The Kingdom of Liars Cover 2

Ink by Jonathan Maberry

Ink Cover

Publisher: Macmillan Audio (Audiobook – 17 November 2020)

Series: Standalone/Pine Deep series

Length: 15 hours and 9 minutes

My Rating: 4.75 out of 5 stars

Prepare to journey back to the weirdly dangerous town of Pine Deep as one of my favourite authors, Jonathan Maberry, presents his latest novel, Ink, an intriguing and clever horror thriller that dives down into the world of memories and tattoos.

Pine Deep, Pennsylvania is a town long-steeped in blood and death.  After barely surviving the terrible events of 15 years ago, now known by the locals as The Trouble, the town has slowly recovered, with fresh businesses and people bringing in new life.  However, no one is ever truly safe in Pine Deep, especially with a malicious predator haunting the streets, one with very particular appetites.

Monk Addison is man who has experienced many weird and horrifying things in his life, but what he is about to encounter in Pine Deep will shake him to his core.  A bounty hunter who has sought redemption in life by covering his body with tattoos depicting the faces of murder victims, Monk has recently moved to Pine Deep to be closer to his friend and tattoo-artist Patty Cakes, but what he arrives he finds Patty in a state of shock.  An important tattoo on Patty’s hand has started to disappear, and as it fades, so do the memories associated with it until Patty can no longer remember anything about, not even the precious person who inspired it.

As Monk desperately tries to understand what is happening to his friend, a pattern begins to emerge.  Several people within Pine Deep are experiencing losses of traumatic or significant memories, and in every case tattoos related to these events have also disappeared.  Worse, in some cases new tattoos are appearing on people, forcing them to do terrible deeds.  Working with Pine Deep’s chief of police, Malcolm Crow, and his adopted son, Mike Sweeney, Monk, Patty and other impacted residents of Pine Deep attempt to discover who or what is behind these stolen memories.  But can they find who is responsible before their memories fade, or will this predator continue to feast on the very thing that makes them human?  The Lord of the Flies is hungry, and his reign of terror has only just begun!

Over the last couple of years, I have become a major fan of Jonathan Maberry’s writings, and I only just recently finished reading all 10 Joe Ledger novels, as well as the first Rogue Team International book, Rage, so I was very excited to get my next fix of Maberry excitement with InkInk was one of my most anticipated novels for the second half of 2020, and it really did not disappoint in any way, as Maberry has produced an intense and captivating horror novel that proved to be both extremely exciting and deeply terrifying.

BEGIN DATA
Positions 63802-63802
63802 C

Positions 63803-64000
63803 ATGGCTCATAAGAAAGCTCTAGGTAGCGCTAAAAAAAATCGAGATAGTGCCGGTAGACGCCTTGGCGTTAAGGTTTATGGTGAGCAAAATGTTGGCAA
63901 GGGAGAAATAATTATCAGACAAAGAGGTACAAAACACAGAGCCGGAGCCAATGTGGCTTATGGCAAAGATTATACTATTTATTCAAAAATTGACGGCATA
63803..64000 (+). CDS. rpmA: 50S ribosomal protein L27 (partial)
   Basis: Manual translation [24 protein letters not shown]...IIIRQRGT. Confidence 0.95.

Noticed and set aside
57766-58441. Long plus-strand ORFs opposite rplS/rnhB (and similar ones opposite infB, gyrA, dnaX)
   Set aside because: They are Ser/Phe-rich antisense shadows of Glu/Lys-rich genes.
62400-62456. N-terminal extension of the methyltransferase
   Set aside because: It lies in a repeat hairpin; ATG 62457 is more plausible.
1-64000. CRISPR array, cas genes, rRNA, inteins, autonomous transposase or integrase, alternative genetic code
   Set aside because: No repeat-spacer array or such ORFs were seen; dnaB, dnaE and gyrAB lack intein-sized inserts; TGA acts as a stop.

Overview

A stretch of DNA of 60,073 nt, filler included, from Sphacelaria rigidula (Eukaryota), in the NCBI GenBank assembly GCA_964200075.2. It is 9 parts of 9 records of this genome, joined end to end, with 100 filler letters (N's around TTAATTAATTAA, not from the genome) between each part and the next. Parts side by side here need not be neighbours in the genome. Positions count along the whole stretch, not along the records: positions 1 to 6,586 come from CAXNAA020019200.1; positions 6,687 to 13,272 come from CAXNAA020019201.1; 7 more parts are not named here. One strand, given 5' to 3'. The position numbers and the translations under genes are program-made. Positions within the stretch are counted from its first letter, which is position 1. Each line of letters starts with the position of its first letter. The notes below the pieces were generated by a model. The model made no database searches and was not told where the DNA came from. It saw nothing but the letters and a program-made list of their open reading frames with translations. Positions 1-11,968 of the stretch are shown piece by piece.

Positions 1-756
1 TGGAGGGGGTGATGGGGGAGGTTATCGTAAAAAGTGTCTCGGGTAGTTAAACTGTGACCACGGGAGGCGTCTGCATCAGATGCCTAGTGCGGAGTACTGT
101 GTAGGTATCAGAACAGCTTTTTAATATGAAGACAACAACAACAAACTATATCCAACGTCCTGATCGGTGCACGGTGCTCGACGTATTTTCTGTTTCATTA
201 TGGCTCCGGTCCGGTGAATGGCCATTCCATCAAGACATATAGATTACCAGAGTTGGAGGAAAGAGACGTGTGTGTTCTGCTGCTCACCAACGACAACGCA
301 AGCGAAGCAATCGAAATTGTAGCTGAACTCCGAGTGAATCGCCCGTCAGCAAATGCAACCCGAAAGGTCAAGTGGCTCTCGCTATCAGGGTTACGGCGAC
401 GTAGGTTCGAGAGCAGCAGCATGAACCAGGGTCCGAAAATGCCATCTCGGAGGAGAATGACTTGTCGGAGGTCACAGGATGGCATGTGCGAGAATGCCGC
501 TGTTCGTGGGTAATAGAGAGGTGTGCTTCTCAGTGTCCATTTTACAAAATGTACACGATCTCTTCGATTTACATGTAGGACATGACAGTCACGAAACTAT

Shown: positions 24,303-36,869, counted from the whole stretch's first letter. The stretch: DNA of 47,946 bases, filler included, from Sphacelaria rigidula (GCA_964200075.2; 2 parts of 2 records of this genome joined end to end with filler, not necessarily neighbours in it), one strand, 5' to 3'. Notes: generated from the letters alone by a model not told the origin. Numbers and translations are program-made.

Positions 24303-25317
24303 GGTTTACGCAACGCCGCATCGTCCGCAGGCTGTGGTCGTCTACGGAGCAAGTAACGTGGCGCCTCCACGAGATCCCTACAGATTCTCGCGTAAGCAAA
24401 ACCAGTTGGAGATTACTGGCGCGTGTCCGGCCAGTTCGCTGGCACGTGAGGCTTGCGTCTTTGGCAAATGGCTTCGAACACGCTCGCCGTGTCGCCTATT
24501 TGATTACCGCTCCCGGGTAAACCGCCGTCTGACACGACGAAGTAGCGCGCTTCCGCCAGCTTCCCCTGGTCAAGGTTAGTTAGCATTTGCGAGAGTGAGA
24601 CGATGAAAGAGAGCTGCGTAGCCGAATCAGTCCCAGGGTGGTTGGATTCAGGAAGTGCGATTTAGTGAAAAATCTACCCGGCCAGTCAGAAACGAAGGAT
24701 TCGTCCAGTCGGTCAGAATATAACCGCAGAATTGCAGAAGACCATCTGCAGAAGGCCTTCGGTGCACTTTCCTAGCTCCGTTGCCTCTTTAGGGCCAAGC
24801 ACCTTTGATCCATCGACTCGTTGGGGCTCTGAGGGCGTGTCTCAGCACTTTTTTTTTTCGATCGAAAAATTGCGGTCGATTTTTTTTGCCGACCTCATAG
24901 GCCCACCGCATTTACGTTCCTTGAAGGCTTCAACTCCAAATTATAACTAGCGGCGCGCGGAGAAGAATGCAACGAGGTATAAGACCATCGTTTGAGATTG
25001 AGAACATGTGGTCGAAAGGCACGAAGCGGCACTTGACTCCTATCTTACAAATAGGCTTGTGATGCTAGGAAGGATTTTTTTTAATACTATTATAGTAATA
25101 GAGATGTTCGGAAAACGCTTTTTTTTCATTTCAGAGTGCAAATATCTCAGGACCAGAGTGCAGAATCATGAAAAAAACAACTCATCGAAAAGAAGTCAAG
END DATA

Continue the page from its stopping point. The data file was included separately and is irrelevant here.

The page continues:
Ink is an outstanding and impressive book that contains one heck of a story that sees several remarkable characters attempt to deal with a weird and powerfully scary supernatural threat that is attempting to destroy what is most precious to them.  Maberry has crafted together a fantastic narrative for this book that is equal parts clever, compelling and scary, and which dives down deep into the psyche of several complex individuals.  The author utilises his trademark style to produce a wide-ranging, multi-character story that shows the full impact of the antagonist’s dark machinations, and the slow hunt of the protagonists to comprehend what is happening to them, and their subsequent attempts to combat the threat.  While I did think that the story was a little slow at the start, once it gets going the reader has a hard time putting it down, as they become obsessed with seeing the full extent of the horror, as well as becoming connected to the characters featured within.  While Ink contains a lot less action than a typical Maberry novel, this is an extremely exciting and fast-paced read, with the thrilling game of cat and mouse between the villain and his victims proving to be quite intense.  Readers should be warned that this is an extremely adult read, containing some fairly graphic sequences of violence, torture, mental manipulation and sexual content, which may not be for everyone.  Overall though, this is an exceptional read, and I really loved getting to the end of this enthralling and excellent narrative.